Spring fire season arrives: Steady rain keeps wildfire to normal levels as region recovers from historic fall blazes
When rains finally quelled the flames of 2016’s historic fall fire season, firefighters breathed sighs of relief and mountain residents rejoiced in the newly smokeless air, but land managers were already looking ahead to springtime, when wildfires are typically even more severe and damaging than in the fall.
At the time, the region was plunged in the most severe drought designation possible — even the days of steady rain that ended the fire season made barely a dent in it — and long-term forecasts were calling for a dry future.
Now, halfway through the spring fire season, the prognosis is positive. A repeat of last fall is not anticipated.
“We’ve had rain about every three to five days, so that kind of kept a lid on it. The leaves are starting to pop out. So far it’s been a pretty normal fire season,” said Mike Wilkins, district ranger for the Nantahala Ranger District of the Nantahala National Forest.
A normal fire season. But not a nonexistent one.
Things kicked off with the Sugar Cove Fire’s ignition Jan. 28 when a brush burn escaped near Marion. The fire reached 577 acres over the next four days until it was controlled. A couple weeks later, the human-caused Cold Mountain Fire ignited in the Shining Creek Wilderness Area in Haywood County, reaching 132 acres before it was contained. The lightning-caused White Creek Fire in Linville Gorge burned for nearly two weeks before being contained at 5,538 acres March 28, and as of press time the Dobson Knob Fire near Marion, whose cause is under investigation, was 85 percent contained at 1,760 acres.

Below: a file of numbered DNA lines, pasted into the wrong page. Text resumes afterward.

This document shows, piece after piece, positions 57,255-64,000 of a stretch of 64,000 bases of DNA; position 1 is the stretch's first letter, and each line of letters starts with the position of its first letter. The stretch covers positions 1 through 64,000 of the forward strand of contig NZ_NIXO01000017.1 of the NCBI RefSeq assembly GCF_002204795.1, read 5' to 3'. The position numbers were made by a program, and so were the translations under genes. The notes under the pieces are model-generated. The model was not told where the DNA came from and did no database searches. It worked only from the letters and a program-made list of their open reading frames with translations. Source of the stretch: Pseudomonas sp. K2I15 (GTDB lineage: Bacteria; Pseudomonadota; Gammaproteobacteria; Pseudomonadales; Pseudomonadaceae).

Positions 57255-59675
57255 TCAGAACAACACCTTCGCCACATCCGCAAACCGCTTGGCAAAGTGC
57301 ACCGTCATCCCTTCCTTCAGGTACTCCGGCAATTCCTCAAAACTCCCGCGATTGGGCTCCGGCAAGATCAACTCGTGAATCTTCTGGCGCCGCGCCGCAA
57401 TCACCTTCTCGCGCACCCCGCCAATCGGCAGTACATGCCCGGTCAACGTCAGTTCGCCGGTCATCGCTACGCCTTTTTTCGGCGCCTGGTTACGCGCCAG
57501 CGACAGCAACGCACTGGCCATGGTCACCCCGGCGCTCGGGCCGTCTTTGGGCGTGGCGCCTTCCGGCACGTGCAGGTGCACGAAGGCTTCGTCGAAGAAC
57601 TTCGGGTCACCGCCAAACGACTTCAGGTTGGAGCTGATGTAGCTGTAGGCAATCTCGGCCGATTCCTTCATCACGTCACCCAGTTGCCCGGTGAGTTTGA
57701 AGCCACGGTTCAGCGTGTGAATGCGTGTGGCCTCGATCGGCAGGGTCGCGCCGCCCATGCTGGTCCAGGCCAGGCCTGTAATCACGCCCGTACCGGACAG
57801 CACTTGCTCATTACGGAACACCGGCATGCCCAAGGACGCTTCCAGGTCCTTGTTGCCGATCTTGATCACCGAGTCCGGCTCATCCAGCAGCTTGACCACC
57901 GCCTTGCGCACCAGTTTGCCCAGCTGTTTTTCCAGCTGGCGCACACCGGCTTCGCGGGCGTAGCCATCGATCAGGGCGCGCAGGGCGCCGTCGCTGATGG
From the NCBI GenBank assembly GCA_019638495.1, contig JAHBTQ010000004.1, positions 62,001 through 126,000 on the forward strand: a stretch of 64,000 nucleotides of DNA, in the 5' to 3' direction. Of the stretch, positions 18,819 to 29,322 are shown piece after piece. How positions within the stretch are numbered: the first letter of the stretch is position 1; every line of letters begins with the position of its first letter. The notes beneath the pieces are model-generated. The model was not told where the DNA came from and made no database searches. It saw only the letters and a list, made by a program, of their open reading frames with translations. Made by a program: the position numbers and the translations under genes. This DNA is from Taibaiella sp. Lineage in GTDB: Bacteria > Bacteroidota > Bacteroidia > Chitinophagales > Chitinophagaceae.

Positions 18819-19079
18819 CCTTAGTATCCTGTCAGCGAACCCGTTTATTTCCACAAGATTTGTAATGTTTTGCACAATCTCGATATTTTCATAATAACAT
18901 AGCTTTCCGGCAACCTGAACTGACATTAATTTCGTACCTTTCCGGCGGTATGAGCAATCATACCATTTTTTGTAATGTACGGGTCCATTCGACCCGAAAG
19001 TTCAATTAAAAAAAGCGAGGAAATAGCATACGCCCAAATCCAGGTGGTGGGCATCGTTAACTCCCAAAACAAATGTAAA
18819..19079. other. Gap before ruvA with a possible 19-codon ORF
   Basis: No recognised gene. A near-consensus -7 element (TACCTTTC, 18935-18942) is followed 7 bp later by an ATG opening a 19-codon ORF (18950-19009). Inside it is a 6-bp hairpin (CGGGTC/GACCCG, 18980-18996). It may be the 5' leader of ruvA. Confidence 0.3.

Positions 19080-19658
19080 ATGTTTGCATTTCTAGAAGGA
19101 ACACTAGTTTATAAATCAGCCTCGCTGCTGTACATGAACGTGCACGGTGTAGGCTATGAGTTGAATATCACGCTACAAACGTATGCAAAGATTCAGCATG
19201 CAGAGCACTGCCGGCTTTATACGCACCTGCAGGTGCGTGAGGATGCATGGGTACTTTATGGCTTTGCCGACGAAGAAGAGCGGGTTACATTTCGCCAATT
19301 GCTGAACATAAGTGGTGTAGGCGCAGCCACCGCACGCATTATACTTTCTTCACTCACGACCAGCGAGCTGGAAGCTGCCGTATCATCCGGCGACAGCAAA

While the bigger fires have thus far stayed in the eastern part of the region, Wilkins has been dealing with blazes in his neck of the woods as well. The Appalachian Trail between Winding Stair Gap and Wayah Gap was closed all day Tuesday, April 11, due to the 446-acre Muskrat II Fire that started off of Boardtree Road, a U.S. Forest Service Road that branches off of U.S. 64 just west of Franklin. Working with the N.C. Forest Service, structures threatened on the private land adjoining the national forest were protected and the fire was contained.
“It’s still under investigation, but at this point in time I feel like it was an arson fire,” Wilkins said. “I feel like they went into the road a ways and set that. It wasn’t lightning, it wasn’t an accidental fire from a vehicle, so we strongly suspect arson. So it is under investigation.”
Wilkins has had a few other blazes pop up recently, as well, but they’ve all been minor. Last week, a couple of one-tenth-acre fires were put out, as well as another that was roughly half an acre. That last one was technically on private land but started a couple hundred feet from the national forest boundary. Causes for those fires are under investigation, but Wilkins said, “We strongly suspect arson.”
Over in Clay county, 30 firefighters are battling the 279-acre State Line Fire, which started April 15 and was 80 percent contained as of press time.
However, the spring fire season hasn’t come close to approaching the severity of fall 2016, when roughly 48,000 acres burned through the national forests west of Asheville, with tens of thousands more east of Asheville and in Georgia, Tennessee and the Great Smoky Mountains National Park. According to the Western North Carolina Air Quality Agency, in 2016 Buncombe County recorded eight days with air quality that was either unhealthy or unhealthy for sensitive groups, when no such days were recorded in 2013, 2014 or 2015. In 2012, air quality was unhealthy for sensitive groups on two days.